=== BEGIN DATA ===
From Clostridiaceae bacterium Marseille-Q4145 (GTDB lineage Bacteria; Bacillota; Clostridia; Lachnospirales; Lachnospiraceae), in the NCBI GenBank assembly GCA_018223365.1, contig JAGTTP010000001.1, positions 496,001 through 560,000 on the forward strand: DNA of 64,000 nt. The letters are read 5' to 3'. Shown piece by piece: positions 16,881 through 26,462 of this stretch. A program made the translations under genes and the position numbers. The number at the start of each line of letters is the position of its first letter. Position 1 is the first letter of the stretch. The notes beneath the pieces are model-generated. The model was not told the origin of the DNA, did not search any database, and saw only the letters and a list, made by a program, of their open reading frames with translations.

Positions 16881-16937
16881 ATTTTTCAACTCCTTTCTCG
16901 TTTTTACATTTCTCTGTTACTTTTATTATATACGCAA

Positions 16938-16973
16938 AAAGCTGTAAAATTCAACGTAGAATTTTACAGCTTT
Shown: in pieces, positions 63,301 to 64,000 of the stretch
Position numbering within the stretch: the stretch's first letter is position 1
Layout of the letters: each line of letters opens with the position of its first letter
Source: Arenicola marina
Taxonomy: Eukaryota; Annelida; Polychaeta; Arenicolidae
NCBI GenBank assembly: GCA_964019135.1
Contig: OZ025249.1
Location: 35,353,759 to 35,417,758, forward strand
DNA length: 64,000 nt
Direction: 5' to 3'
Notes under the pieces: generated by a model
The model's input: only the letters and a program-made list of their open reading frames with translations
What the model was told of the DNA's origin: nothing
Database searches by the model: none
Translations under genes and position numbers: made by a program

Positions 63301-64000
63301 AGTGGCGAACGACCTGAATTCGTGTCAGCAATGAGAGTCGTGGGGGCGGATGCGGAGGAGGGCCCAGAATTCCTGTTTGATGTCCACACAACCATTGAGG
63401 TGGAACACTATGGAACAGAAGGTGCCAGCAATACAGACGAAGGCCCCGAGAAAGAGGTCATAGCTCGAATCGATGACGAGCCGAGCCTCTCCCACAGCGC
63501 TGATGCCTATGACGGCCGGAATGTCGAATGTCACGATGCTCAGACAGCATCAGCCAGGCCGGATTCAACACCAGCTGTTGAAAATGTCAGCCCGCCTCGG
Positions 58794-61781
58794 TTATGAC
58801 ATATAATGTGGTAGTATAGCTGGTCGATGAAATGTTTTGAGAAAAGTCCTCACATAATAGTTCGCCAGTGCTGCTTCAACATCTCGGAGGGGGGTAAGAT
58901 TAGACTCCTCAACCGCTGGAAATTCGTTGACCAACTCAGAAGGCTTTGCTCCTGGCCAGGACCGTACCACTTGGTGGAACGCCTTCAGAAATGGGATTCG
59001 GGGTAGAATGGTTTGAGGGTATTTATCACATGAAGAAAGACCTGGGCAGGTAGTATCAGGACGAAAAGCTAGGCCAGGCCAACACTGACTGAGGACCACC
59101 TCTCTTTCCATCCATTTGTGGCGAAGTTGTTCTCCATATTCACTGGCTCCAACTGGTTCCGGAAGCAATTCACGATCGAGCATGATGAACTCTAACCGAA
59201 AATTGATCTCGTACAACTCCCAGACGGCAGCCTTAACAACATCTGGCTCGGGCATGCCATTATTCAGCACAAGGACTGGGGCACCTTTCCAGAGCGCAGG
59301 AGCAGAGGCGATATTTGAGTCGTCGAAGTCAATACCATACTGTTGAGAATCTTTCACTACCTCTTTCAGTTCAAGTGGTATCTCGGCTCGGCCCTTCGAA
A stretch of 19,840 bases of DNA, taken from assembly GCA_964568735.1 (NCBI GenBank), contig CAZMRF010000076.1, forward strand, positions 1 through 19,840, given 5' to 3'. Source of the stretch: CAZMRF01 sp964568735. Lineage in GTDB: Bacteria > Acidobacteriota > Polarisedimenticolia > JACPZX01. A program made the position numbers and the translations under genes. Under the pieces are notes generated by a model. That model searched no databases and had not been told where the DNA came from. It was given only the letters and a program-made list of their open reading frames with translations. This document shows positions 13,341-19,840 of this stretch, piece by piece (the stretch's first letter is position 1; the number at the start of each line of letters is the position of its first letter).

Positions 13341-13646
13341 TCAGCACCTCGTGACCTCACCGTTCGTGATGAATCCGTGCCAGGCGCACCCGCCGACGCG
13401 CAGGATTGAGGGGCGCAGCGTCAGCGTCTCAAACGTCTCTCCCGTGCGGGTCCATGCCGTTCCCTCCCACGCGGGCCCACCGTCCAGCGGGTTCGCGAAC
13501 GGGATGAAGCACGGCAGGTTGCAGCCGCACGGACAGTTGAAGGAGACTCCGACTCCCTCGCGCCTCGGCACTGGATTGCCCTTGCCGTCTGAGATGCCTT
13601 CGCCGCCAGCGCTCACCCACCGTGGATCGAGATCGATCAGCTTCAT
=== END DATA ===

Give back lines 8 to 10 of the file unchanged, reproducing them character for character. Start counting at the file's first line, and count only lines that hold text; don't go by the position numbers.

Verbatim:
Position numbering within the stretch: the stretch's first letter is position 1
Layout of the letters: each line of letters opens with the position of its first letter
Source: Arenicola marina